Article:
that because the NAF is no longer available as a forum for the parties’ arbitration claims,
enforcement of the Arbitration Agreement is legally impossible. Plaintiffs ONRC, Diversicare, and
Advocat maintain that mutuality of obligation does exist in the Agreement, and that the inability of
the NAF to hear the dispute does not preclude enforcement of the agreement to arbitrate. Further,
Plaintiffs ask this Court to appoint a substitute arbitrator pursuant to Section 5 of the Federal
Arbitration Act (“FAA”).
The parties concede, and the Arbitration Agreement itself clearly states, that this dispute is
governed by the FAA. The FAA provides, in relevant part, “[a] written provision in any ... contract
evidencing a transaction involving commerce to settle by arbitration a controversy thereafter arising
out of such contract ... shall be valid, irrevocable, and enforceable, save upon such grounds as exist
at law or in equity for the revocation of any contract.” 9 U.S.C. § 2. The FAA allows a party to
petition a United States district court for an order directing that “arbitration proceed in the manner
provided for in such agreement.” 9 U.S.C. § 4. The primary purpose of the FAA is to ensure that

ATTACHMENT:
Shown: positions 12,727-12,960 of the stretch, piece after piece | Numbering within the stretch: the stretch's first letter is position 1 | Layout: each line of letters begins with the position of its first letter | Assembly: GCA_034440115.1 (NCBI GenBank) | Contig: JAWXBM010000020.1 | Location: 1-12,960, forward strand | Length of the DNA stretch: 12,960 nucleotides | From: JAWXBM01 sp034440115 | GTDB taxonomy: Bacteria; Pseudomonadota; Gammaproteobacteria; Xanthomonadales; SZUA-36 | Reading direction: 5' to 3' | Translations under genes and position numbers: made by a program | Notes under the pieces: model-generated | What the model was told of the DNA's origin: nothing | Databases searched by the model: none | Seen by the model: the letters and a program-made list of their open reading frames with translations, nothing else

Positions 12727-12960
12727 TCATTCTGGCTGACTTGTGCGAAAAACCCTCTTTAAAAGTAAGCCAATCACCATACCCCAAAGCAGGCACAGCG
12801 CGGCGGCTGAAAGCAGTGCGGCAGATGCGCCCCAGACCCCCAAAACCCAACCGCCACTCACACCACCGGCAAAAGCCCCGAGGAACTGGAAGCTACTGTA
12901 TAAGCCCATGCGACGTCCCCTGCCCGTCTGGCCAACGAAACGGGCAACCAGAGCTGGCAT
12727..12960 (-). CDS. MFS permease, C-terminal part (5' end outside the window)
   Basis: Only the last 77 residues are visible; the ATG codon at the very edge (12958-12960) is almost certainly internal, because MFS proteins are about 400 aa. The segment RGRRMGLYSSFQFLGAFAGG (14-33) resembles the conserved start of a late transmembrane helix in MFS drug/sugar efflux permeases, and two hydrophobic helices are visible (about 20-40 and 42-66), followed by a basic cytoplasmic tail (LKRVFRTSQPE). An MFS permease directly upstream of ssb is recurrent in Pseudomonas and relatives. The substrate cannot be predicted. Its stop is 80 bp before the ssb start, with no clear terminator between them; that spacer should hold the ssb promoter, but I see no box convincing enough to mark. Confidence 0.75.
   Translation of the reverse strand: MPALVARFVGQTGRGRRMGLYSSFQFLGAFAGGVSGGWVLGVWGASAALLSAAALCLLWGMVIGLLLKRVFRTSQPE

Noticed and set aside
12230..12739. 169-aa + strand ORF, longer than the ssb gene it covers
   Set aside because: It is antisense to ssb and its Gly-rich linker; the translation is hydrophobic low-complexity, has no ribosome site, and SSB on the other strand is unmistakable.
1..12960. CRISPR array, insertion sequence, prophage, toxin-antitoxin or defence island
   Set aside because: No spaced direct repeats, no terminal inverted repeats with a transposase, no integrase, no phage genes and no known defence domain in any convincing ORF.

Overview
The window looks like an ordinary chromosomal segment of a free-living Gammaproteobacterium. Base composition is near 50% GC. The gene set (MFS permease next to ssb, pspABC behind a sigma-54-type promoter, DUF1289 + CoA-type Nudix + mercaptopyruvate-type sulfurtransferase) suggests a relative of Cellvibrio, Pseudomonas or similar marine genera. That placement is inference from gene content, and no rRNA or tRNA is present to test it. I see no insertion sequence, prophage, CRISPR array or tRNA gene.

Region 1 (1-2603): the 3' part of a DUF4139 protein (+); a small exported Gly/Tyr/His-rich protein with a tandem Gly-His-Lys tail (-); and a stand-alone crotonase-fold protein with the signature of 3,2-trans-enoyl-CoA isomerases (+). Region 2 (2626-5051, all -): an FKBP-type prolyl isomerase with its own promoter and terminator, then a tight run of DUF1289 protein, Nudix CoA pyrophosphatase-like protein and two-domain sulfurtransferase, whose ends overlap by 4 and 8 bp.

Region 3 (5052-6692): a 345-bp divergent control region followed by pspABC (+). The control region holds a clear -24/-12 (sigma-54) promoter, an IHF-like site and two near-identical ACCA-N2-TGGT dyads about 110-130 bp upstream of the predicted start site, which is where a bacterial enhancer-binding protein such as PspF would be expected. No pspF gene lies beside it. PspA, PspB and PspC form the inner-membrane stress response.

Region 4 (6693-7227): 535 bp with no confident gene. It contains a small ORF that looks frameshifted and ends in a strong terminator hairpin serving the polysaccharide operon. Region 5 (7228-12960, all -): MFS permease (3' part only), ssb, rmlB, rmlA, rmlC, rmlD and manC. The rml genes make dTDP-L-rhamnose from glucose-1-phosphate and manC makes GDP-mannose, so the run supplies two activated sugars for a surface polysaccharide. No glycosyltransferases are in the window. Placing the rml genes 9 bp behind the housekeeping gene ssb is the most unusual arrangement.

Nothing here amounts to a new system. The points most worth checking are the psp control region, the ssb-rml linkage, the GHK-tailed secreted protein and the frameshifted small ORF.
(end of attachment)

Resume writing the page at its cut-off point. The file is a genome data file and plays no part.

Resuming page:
private agreements to arbitrate are enforced according to their terms. Stolt-Nielsen S.A. v.
AnimalFeeds Int’l Corp., ___ U.S. ___, 130 S. Ct. 1758 (2010).
I. Validity of the Agreement: Mutuality of Obligation
This Court will first examine Defendant Nowlin’s contention that there was no mutuality
of obligation between the parties. In addressing complaints to compel arbitration, courts generally
ask: (1) whether there is a valid arbitration agreement and (2) whether the particular dispute falls
within the terms of that agreement. E.E.O.C. v. Woodmen of the World Life Ins. Soc., 479 F.3d 561,
565 (8th Cir. 2007).1 The FAA governs the enforceability of the Arbitration Agreement in this case,
however, “[t]he validity of the agreement is determined by state contract law.” Id. Under Arkansas
law, the essential elements of a contract or an agreement are: (1) competent parties, (2) subject
matter, (3) legal consideration, (4) mutual obligations, and (5) mutual agreement. Showmethemoney
Check Cashers, Inc. v. Williams, 342 Ark. 112, 119–20, 27 S.W.3d 361, 366 (2000). Defendant only
contends that the agreement lacked mutual obligation. These other elements are not in dispute.
The Arkansas Supreme Court has clearly outlined what it means for two parties to be
A contract to be enforceable must impose mutual obligations on both of the parties
thereto. The contract is based upon the mutual promises made by the parties; and
if the promise made by either does not by its terms fix a real liability upon one
party, then such promise does not form a consideration for the promise of the other
party. ... A contract, therefore, which leaves it entirely optional with one of the